Wednesday, September 19, 2007

the soapbox (again) and (again)

I haven't dragged out the soap box for a while, I don't know why...but I'm dragging it out now.

I don't necessarily rate the popularity of this tawdry little blog by the number of comments it gets, but I don't seem to have been striking any chords lately, and I'm wondering what you want to talk about. Or are y'all as talked out about real estate, exchange rates, etc. as I am? Are you all waiting with bated (or baited as the case may be) breath for this monster to finally fall flat on it's face, or do you even care any more? Que sera, sera, or whatever.

Does our soaring loon affect you in a positive way, or a negative way? Are we actually seeing a decline in the value of our hoarded cash? Ought we to be using the Euro or Yen as a benchmark against our dollar - rather than the US green back? Do the US Fed, and BOC have a clue? or are they just flailing like I am?

Comments please, I'm getting lonely...


Anonymous said...

Rest assured, we're still lurking and enjoying the blog as usual -- but it's hard to muster anything new when it's all been said. Vancouver's crazy and things are changing elsewhere, but I think there are lots of us waiting for the other shoe to drop, having said all we have to say...



Just waiting for things to start happening. There is so much building going on in Victoria I am wondering who is going to buy all this stuff?

I feel I am just waiting for something to happen.

PS: Read your blog twice a day!

formerprairiedog said...

I am a day trader and blog lurker who has been waiting for 'the downturn' both in the housing and stock markets for nigh on 2 years now. The lowering by the Fed yesterday has seemingly again staved off that which seems so inevitable. I think the msm is still candy coating the gravity of what we are facing. Maybe Chomsky was right in suggesting that a certain percentage of the population - I think he said 80%, I feel more like 95% some days - are just stupid bloody sheep who are easily led about and think what they're fed.

Alternatively, greed has blinded most folks to the technically defined mania we are in the midst of.

I read this blog daily, too. Gives me hope, passively cavorting with the other 5%ers. I don't tend to provide feedback as I don't generally feel that I have anything of value to contribute to the topic, i.e., new points that haven't already been enunciated by others.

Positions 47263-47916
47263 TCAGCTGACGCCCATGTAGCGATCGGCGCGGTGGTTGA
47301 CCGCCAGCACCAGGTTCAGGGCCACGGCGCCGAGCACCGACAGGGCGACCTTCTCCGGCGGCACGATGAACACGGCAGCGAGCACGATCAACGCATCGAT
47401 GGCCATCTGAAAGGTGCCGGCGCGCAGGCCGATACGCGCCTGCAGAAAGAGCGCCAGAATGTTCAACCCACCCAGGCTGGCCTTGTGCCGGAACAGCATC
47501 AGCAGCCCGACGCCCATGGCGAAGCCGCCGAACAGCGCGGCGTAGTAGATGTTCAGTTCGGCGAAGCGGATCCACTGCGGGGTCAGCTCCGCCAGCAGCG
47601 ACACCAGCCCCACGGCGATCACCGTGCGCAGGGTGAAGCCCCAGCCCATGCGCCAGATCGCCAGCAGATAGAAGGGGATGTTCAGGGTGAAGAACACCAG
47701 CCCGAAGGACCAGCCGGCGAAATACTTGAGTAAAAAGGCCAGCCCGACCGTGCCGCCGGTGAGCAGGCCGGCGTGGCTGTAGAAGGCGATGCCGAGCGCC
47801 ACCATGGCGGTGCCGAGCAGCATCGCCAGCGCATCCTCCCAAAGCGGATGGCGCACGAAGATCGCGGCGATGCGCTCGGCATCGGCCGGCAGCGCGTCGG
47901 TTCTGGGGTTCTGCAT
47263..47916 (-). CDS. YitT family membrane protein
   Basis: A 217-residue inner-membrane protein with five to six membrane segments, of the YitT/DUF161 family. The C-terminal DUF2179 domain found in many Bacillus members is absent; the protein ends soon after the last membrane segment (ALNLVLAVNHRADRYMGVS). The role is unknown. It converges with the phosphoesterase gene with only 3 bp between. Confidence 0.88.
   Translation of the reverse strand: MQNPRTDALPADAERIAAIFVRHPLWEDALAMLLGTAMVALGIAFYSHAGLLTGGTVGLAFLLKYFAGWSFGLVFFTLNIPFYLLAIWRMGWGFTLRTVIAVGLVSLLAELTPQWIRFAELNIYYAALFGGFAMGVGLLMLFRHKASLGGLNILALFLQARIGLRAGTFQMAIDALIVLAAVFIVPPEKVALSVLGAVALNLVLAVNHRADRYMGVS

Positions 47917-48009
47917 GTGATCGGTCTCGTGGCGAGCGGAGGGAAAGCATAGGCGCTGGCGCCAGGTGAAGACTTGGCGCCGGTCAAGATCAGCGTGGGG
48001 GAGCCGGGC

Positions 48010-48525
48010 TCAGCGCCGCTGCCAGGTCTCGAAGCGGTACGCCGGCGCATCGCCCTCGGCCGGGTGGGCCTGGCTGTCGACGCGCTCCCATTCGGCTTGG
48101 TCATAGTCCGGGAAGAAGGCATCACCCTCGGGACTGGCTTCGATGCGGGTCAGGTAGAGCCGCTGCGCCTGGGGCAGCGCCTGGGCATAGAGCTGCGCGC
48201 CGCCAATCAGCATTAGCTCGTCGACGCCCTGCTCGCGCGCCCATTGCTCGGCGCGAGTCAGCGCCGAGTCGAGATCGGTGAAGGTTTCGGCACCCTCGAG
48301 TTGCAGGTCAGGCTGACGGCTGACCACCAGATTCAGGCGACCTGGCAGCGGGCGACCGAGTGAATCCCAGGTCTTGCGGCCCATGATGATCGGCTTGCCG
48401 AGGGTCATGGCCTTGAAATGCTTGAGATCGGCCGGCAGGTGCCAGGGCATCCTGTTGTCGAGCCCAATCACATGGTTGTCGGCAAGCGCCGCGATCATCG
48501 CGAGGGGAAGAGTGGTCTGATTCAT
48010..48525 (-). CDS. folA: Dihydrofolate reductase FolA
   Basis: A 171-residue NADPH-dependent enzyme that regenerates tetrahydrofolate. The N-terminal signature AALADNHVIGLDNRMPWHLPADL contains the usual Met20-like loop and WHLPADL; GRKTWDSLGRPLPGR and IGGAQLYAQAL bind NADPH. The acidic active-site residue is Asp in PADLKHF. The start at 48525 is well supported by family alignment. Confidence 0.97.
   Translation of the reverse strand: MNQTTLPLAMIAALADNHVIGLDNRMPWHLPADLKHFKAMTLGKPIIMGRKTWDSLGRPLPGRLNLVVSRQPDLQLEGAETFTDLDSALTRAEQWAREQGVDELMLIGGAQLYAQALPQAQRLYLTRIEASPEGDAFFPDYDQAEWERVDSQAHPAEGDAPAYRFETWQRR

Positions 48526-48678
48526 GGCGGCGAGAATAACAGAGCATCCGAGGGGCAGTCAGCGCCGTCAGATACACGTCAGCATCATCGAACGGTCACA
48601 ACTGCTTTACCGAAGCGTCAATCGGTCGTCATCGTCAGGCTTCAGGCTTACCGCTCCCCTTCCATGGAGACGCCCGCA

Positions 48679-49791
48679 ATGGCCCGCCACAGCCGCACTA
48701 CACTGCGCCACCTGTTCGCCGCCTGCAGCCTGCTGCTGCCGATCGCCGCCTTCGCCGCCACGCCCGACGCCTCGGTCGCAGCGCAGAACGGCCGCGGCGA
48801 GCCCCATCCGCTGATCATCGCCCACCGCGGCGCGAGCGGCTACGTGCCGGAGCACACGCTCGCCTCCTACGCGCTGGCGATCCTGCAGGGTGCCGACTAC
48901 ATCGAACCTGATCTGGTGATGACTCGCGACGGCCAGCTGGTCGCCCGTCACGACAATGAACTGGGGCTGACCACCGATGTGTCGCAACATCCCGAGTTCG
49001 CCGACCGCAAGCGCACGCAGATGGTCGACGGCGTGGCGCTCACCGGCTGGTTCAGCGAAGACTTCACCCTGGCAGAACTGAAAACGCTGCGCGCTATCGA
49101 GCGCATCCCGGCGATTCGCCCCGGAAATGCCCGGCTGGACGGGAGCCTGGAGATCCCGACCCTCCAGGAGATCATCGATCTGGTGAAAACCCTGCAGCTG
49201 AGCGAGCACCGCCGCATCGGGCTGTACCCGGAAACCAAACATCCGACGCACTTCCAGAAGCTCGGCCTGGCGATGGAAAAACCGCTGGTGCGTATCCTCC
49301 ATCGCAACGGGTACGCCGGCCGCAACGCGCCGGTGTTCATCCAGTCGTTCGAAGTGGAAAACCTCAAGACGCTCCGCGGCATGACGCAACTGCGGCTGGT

Anonymous said...

I ready it daily as well. Keep it up. Talking about the same things over again are great too.

It's great that the loonie is rising. This makes the fall so much harder. When real estate is gone, there will be nothing left. It's gonna be a hard and fast hit.

Anonymous said...

I check in every day and enjoy what is here, but rarely write.

I just wish something would "give" as I have been waiting for the last 12 months to rebuy something somewhere.

aetakeo said...

I'm still reading! I have to agree, though: it's hard to muster something new. I do like to check in here, because every once in awhile, I start feeling like it might actually be different here: the house of cards is going down everywhere else! What the hell is wrong with us?

I like your series on the houses - curb appeal/curb appall.

Here's a story for you:

A coworker in a white collar workplace has a place in N.Van. Small one bedroom: good for her mid 20s, not so good if marriage/children are in the cards. She's got $110/month for groceries AND transportation in her budget. So she buys a bus pass. Leaving, what? $10/week for food and cleaning supplies and toiletries?

Good diet plan, I suppose.

Clarke said...

I read regularly, but like most, seldom have anything of note to add. Just waiting for the crash....

Gianni33 said...

I'm on the same boat as the other posters... I don't really want to check the MLS or Chipman's numbers everyday, but I do check from time to time. It's like looking at the clock every 5 minutes when you're bored. It makes the time go that much slower. I'm waiting for the crash but like everyone else, this boom keeps going and going and I'm getting of tired of checking my watch every 5 minutes. Nothing new to add, the time bomb keeps ticking but it's starting to look like the fuse is broken.

subprimal said...

There’s a slowdown in comments everywhere, here and at and Condohype. But people, like me, we’re still reading. Something’s gotta give soon in this market. The U.S. economy is imploding, the Canadian currency is on the rise, nobody I know can qualify for a mortgage and they’re all working professionals with what almost everyone would call “good jobs.” I’m stunned like the rest of them. I predicted a crash by now, but it hasn’t come. But nothing lasts forever. The sky will fall, it’s all a matter of when.

Anonymous said...

A watched kettle never boils. We were thinking of buying one of the rental pool condos near Kelowna. We still have not heard back if we can get a mortgage or not. Dealt with the Bank for over 10 years and we have good credit (my husband is an ex-banker). Anyway, our banker still has not gotten back to us. We know her very well. 6 months ago when we were going to borrow the same amount of money to move up into a larger house in the Uplands (and my husband was making less money) we had a call within hours - ahd "Sure! No problem". Now it has been 3 weeks.

Things are sure changing.

si fu said...

Like the rest of you I am waiting for the coyote to stop running furiously and accept the pull of gravity. So far the RE market has been reality-resistant.

I usually check this blog and a couple of others like it at least once a day. Keep up the great work!

solipsist said...